The sentence “Second, does anyone want to trust a company – be it a small mom-and-pop or a large conglomerate – to safeguard worker health? ” is extremely offensive.
    Who is this arrogant fool who thinks she is the fount of all wisdom.
    I ran a small food manufacturing business where it was my constant concern that staff would loose or break parts while operating knives , machinery or walking in wet areas.
    I did not need some petty bureaucrat to tell me to look after my staff who were also my friends.
    My disdain for Faith Franz knows no bounds if she thinks that all business owners and managers treat their staff with such contempt.

  7. Tony Price July 28, 2012 at 1:28 am #

    This is an example of “guilt by association”. the association in this case being a common name. There are no similarities, chemical or physical, between white asbestos and the blue and brown asbestos know to cause lung problems and mesothelioma.

    White asbestos was used for decades to filter beer, wine, and fruit cordials, amongst many other liquids for human consumption, and also in the chemical industry. If there were any danger from its use, the effects should have showed up long ago, amongst workers in those industries.

  8. kuhnkat July 28, 2012 at 11:17 am #

    Is any of this out of date??


  9. kuhnkat July 28, 2012 at 11:21 am #

    Sorry, should have finished reading the post before commenting.

    This person is using the usual epidemiological LNT BS. It is all gonna kill you so you might as well end your own life so you will stop polluting the world and killing others.

    HEY!!!! When are you going to stop making people miserable with your JUNK SCIENCE!!!!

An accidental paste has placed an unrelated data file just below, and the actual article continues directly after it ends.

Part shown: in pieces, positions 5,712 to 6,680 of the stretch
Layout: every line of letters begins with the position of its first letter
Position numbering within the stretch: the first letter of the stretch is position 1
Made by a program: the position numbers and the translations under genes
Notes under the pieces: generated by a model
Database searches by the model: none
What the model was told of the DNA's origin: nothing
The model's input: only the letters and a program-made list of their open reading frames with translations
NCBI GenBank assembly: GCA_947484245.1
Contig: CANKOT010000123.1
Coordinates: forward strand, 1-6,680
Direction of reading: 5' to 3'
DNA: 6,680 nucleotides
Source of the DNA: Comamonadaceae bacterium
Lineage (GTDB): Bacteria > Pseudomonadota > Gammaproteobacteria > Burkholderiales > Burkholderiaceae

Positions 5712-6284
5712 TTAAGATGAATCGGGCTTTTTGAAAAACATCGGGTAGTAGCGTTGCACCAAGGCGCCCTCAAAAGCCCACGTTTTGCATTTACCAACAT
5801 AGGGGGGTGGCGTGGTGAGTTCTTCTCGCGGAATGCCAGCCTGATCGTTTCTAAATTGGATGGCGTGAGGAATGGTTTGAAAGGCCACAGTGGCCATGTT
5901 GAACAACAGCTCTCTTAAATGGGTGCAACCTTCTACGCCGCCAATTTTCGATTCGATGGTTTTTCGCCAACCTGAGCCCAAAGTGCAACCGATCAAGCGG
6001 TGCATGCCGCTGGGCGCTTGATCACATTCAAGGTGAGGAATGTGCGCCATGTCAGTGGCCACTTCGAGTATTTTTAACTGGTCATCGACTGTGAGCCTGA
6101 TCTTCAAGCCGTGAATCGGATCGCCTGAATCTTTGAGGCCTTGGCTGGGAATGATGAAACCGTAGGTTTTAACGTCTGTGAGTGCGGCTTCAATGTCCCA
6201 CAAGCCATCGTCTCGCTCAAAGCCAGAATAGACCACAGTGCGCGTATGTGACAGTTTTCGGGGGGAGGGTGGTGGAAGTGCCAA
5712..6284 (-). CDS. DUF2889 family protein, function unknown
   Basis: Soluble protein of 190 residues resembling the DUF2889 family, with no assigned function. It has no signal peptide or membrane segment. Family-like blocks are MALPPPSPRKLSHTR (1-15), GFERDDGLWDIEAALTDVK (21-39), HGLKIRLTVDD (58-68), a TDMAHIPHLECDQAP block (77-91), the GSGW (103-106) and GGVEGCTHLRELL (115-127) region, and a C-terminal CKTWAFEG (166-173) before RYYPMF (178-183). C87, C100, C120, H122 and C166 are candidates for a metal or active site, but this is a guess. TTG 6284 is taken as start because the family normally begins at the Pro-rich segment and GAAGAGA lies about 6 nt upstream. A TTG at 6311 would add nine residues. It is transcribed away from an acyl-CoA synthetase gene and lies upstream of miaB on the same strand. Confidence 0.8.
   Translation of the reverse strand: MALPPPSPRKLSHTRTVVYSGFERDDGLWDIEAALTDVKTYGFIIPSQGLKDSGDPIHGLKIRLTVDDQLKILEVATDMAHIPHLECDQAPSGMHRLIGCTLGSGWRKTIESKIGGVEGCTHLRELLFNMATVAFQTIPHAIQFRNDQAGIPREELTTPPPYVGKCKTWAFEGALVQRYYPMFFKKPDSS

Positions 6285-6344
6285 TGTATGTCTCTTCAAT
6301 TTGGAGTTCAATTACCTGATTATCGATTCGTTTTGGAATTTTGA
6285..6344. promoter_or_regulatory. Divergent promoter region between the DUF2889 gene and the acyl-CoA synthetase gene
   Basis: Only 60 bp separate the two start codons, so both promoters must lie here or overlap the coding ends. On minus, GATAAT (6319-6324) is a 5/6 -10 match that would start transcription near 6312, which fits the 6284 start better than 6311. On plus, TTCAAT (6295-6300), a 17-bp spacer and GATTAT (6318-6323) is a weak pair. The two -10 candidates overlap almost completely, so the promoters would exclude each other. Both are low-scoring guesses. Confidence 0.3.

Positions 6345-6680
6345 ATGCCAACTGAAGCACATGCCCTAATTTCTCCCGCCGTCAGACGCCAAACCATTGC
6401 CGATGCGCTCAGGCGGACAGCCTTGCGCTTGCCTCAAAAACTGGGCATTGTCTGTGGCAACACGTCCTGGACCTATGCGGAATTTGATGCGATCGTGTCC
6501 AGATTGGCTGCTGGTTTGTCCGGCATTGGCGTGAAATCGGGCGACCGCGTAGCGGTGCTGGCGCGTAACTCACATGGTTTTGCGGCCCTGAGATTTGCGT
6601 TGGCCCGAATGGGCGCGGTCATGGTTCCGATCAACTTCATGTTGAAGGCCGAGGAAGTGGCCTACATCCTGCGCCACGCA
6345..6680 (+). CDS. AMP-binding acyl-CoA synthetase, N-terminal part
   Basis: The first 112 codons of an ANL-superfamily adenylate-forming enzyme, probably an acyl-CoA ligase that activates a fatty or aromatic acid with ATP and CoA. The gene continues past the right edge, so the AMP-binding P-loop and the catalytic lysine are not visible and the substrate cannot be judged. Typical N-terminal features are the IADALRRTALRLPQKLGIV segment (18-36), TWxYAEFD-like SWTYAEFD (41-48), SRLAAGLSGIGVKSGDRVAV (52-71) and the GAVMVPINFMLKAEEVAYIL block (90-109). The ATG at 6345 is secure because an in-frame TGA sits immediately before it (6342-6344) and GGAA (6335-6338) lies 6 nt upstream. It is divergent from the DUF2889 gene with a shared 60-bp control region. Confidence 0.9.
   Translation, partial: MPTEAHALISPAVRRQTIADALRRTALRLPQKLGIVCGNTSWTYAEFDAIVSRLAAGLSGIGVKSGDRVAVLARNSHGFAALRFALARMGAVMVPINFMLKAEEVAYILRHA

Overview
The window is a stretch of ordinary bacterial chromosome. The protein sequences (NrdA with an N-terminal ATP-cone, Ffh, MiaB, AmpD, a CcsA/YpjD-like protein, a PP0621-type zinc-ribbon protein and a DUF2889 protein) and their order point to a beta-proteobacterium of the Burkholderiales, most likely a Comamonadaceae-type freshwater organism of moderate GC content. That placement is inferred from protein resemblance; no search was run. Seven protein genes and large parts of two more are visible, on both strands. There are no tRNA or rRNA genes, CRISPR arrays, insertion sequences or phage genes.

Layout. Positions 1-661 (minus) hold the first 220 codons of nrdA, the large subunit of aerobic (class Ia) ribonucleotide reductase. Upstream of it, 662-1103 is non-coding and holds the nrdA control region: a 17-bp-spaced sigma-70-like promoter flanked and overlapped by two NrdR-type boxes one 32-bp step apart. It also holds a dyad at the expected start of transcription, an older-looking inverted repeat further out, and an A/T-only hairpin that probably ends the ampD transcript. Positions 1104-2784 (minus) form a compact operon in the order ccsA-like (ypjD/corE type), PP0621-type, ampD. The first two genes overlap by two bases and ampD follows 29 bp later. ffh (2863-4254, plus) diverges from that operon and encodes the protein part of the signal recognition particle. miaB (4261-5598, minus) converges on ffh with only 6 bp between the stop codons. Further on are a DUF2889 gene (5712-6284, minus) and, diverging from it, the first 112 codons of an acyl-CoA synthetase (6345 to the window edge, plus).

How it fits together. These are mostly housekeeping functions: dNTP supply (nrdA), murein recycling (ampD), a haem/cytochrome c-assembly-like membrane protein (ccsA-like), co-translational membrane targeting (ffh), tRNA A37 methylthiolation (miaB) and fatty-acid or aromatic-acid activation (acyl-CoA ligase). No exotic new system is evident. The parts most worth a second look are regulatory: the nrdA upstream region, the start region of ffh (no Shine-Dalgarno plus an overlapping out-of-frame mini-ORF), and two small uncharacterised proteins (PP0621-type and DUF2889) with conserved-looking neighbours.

10. John Sayers July 28, 2012 at 1:10 pm #

    Wattsupwiththat.com has closed down pending a major announcement


  11. sp July 29, 2012 at 1:23 am #

    asbestos is a product with many useful applications – but dangerous to manufacture and dispose of. I think one problem is the product is often not recognised by others much later in its downstream life cycle (say demolition of an old house) and (my understanding is) a few fibres can cause damage to an innocent and unsuspecting person (they are not aware what it is) and unlikely to take proper precaution. Symptoms can often take a long time to manifest – so affected person is not aware and often too late to treat effectively. Yes – depends on which asbestos in question. A very difficult situation. Wish I could be more helpfull

  12. Binny July 29, 2012 at 8:11 am #

    While the author, no doubt has good reason to be emotional about the subject. Argument from emotion is not the way to advanced society.
    The parallel here could be lead. For centuries people used to lead in various ways, without realizing how dangerous it was. But now that the danger is known lead still being used but just in more cautious ways, that are not dangerous.
    Also the author has revealed her (shall we say political colours) with her comment about trusting any company.
    That is the classic left- wing, employer = evil exploiter of the worker, statement.
    Faith; If you replace the word ‘company’ with any racial group, you might understand just how offensive that comment is.

  13. Debbie July 29, 2012 at 12:39 pm #

    Well said Binny,
    The argument is based on emotions and political ideologies and is offensive when it just lumps all businesses associated with manufacturing in the one box….which is synonymous with racism.